Additionally, every waitlist letter must include a paragraph demonstrating continued interest in attending the college. The admissions committee wants to be confident that you would accept a spot in their school if you got in off the waitlist. This paragraph might reference your experience visiting campus or talking to an alumni interviewer. You might be confident that you want to attend this school and would choose it above all others. But does the college know that about you? Use the waitlist letter to make sure they know!
The waitlist letter must support the original narrative presented to the admissions committee in their initial application. It should provide supplemental information, not change what makes you unique. Admissions committees are impressed by a consistent, unique narrative and personal growth. Staying true to your values, interests, and goals will help you find a college community that is the right match for you.
Letter of Recommendation
In addition to a waitlist letter, some colleges allow you to send an additional letter of recommendation to demonstrate growth to the admissions committee. Choose a recommender who can speak to specific subject areas or skills that may not have been as strong when first applying. If your writing skills have improved, ask a writing teacher to highlight your recent growth in their letter of recommendation. If the first application lacked extracurricular activities, choose an extracurricular advisor to share how you began building leadership skills on a team.
Veritas Education offers a Recommendation Letter/Counselor Packet Service that teaches students how to craft strong contents for their recommenders, which will help them stand out. If you chose to ask for an additional letter of recommendation when you are on a waitlist, you’ll want to make sure your new recommender (whether it’s your school principal or another teacher) has a strong sense of who you are as a student and individual.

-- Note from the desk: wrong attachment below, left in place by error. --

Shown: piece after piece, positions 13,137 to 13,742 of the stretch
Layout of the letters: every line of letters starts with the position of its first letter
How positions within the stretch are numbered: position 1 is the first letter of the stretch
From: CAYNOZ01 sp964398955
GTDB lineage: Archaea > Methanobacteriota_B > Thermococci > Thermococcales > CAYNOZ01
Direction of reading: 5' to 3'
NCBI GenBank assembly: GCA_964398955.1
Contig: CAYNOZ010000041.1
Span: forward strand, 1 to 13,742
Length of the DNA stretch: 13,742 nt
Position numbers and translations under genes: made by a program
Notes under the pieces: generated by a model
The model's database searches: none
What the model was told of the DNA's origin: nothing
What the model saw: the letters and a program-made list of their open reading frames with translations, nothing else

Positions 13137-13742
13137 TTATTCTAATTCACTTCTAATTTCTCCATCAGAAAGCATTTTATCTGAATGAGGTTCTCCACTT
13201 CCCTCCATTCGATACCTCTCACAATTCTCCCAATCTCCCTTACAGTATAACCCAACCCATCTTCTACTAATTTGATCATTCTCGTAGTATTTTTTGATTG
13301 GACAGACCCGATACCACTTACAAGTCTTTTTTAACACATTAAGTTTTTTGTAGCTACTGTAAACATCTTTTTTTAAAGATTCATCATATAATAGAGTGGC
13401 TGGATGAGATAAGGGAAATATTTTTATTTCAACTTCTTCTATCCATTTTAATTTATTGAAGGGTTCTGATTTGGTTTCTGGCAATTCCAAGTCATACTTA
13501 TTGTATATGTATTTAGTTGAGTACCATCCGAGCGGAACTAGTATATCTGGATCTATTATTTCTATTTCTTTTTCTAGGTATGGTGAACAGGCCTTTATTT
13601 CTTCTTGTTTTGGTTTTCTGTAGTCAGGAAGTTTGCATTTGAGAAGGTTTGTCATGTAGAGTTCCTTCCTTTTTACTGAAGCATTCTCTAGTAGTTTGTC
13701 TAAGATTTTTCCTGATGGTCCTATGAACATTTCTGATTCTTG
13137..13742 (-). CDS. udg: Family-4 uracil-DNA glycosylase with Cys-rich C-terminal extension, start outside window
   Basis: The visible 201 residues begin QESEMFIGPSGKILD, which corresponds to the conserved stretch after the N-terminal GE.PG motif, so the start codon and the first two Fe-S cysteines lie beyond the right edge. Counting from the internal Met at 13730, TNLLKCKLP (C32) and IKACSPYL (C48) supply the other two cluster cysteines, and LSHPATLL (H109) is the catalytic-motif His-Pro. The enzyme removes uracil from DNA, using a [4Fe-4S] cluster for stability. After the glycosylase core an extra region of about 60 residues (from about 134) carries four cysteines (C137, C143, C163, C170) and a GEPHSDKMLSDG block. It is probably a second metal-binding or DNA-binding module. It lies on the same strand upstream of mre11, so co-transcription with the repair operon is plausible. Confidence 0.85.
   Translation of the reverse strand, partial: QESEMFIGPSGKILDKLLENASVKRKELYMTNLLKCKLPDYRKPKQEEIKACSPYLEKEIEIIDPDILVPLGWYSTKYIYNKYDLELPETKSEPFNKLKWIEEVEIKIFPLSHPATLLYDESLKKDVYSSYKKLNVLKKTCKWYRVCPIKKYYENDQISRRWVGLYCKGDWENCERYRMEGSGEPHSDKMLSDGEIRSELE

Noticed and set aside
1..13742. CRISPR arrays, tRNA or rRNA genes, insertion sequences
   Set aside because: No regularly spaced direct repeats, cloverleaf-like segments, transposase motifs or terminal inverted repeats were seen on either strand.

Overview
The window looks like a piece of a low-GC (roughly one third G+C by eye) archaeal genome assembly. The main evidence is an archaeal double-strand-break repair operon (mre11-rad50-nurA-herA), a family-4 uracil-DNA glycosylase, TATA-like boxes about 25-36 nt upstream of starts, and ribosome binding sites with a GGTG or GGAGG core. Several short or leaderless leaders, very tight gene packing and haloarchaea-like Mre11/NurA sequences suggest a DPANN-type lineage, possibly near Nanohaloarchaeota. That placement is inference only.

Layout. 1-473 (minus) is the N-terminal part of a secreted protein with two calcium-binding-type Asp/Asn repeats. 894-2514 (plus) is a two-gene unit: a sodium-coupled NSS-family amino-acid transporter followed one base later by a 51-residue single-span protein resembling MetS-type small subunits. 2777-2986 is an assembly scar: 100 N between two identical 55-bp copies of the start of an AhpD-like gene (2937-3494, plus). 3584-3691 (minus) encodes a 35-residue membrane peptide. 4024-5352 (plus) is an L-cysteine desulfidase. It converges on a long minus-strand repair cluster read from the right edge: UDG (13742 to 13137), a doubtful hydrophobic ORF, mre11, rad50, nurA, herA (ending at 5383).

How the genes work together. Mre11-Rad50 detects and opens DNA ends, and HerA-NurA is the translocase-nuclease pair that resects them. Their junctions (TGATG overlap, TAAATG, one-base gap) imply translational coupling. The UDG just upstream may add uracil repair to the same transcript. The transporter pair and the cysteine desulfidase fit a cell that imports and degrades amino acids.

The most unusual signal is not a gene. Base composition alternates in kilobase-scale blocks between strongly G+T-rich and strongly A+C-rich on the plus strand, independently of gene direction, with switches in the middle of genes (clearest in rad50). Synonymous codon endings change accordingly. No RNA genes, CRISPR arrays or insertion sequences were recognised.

Explore your Options
Now that you know how to advocate for your admission off the waitlist, there is one more important step to take.
Get excited about the schools you were accepted to! The probability of being accepted off the waitlist can vary drastically from school-to-school and from year-to-year. Because it’s so hard to predict, you should be prepared to accept a spot at another college by the May 1st deadline and start planning to attend that school. See if there is an admitted student day to attend, or summer activities on campus to get you excited about joining that college community! If you receive positive news about your spot on the waitlist, you’ll be able to make an informed decision about which school is the right one for you.
If you are looking for further information about how to present your best self to the admissions committee, Veritas Education has numerous resources on this subject. Read our recent post Can Social Media Affect You College Applications? and learn how to be mindful of your social impact as a young person.